The Carnal and the Crane
"The Carnal and the Crane" is Child Ballad 55 and a Christmas carol. It depicts a conversation between two birds—apparently, although the species of the "carnal" has never been identified with any certainty, though crow is generally assumed.
A carnal tells a crane about the birth of Jesus: that he was born in a stable, of a virgin, and slept in a manger; that the Magi told King Herod of the birth, Herod said that if it were true, the cock on his table would revive and crow, and the cock did so; that Herod ordered the Massacre of the Innocents, that St. Joseph had to flee to Egypt and beasts worshipped Jesus on the way; that a husbandman's seed were miraculously sown and brought to harvest when Jesus passed, he reported that to Herod, and Herod, assuming that the growth has been natural, pulled back because he would never have been able to catch them if they were three-quarters of the year ahead.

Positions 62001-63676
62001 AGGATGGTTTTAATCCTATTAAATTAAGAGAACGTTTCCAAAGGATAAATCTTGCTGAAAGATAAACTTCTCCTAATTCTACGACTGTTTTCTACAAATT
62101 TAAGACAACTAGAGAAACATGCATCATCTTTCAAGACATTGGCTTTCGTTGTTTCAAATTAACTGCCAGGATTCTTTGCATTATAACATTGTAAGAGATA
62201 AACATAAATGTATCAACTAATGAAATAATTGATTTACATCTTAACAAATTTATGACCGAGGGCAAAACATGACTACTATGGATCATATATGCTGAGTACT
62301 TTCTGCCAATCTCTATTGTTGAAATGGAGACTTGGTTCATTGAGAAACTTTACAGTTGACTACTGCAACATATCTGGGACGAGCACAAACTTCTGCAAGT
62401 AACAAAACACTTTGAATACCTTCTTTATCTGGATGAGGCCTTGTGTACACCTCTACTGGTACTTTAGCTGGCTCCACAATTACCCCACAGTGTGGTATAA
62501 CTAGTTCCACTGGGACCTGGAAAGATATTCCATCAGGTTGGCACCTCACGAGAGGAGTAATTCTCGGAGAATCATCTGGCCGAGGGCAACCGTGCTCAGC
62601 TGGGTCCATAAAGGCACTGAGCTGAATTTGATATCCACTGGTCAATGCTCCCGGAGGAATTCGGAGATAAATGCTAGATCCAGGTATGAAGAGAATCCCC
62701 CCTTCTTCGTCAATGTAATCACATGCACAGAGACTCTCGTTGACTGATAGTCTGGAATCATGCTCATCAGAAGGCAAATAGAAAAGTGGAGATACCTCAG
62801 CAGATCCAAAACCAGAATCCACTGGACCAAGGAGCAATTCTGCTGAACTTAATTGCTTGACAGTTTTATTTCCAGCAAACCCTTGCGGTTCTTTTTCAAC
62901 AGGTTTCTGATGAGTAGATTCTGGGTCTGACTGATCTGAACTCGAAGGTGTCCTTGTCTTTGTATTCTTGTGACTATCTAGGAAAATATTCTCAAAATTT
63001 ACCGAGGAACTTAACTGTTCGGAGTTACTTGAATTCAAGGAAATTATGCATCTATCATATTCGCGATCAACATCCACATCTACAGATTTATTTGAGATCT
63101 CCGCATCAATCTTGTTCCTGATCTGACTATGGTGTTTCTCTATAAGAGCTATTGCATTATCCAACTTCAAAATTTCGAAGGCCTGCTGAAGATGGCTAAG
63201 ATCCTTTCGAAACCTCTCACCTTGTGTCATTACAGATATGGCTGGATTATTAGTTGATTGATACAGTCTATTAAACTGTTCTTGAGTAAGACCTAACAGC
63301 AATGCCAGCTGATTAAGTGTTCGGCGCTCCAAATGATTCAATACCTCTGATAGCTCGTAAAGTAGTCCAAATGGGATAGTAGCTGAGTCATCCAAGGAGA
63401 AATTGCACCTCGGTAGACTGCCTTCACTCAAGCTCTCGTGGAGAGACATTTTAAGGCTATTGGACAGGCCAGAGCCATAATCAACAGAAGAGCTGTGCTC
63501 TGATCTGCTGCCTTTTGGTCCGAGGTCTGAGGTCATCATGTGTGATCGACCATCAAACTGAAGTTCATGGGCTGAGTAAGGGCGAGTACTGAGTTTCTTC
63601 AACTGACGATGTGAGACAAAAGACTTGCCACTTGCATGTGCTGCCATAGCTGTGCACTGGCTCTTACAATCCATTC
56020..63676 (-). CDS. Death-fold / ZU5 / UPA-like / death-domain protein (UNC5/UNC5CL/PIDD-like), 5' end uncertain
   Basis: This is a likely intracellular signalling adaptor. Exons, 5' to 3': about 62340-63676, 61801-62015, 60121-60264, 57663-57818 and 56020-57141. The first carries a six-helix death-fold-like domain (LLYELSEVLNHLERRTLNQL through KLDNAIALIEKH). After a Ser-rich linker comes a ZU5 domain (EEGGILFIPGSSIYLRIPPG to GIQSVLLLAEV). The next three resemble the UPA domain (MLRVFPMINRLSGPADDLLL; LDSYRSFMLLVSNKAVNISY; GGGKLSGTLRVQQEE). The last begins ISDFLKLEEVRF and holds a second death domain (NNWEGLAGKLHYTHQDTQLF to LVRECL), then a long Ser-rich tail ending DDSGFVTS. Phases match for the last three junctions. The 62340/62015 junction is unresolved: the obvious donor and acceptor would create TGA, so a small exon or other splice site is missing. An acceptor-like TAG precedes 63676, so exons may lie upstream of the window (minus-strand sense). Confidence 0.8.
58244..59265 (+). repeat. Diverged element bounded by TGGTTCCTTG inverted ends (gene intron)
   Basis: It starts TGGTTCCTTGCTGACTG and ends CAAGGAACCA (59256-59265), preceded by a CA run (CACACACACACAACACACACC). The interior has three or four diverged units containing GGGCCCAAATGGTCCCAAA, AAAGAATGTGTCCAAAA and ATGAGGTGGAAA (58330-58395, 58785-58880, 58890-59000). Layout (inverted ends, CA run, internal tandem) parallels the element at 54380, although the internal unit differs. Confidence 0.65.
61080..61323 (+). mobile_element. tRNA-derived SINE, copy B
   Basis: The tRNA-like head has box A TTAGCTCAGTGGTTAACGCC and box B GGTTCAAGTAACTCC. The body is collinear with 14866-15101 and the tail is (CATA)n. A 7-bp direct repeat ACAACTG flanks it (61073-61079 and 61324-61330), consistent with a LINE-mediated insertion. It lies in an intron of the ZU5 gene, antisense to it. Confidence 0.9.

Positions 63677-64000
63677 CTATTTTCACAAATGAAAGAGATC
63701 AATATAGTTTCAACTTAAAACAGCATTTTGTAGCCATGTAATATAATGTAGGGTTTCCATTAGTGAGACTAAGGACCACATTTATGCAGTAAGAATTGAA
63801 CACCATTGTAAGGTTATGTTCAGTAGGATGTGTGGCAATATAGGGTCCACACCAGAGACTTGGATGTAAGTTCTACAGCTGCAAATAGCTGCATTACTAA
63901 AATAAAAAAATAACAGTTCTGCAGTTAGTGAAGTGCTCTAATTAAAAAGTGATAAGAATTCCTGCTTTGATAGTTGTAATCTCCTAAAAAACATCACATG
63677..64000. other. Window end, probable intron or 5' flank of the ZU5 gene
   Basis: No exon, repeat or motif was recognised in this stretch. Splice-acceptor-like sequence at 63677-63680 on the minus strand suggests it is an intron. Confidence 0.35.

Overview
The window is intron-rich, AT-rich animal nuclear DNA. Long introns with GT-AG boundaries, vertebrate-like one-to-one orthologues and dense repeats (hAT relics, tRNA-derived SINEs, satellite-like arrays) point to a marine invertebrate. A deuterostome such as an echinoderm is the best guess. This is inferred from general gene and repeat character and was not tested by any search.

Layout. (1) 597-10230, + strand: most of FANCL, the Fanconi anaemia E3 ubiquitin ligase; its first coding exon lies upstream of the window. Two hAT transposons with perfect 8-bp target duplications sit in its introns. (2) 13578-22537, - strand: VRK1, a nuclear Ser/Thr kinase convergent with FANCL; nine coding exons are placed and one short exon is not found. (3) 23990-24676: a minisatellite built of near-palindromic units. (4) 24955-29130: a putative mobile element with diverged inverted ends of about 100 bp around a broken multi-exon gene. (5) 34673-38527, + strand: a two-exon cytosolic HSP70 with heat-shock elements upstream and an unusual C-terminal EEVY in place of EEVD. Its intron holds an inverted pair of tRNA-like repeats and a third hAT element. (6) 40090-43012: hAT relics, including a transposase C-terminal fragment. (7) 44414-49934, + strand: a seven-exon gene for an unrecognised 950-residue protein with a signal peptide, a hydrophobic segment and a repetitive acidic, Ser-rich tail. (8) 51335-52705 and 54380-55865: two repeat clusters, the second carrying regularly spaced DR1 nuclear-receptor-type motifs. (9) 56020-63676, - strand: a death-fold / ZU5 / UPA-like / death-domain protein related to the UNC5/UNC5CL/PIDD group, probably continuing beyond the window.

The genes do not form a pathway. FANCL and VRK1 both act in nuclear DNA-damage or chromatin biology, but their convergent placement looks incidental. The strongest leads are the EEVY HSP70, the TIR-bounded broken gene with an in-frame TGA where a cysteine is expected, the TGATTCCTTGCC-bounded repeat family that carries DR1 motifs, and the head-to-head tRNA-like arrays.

The miraculous restoration of a rooster to life is a common motif in European ballads; it frequently appears in a tale in which an innocent person condemned to death is miraculously saved from death, and in which someone expresses disbelief in that miracle as it was unlikely as the rooster's resurrection.
- Francis James Child, English and Scottish Popular Ballads, "The Carnal and the Crane"
- Francis James Child, The English and Scottish Popular Ballads, v 2, p 7, Dover Publications, New York 1965
- Francis James Child, The English and Scottish Popular Ballads, v 1, p 233, Dover Publications, New York 1965
- Francis James Child, The English and Scottish Popular Ballads, v 1, p 236, Dover Publications, New York 1965
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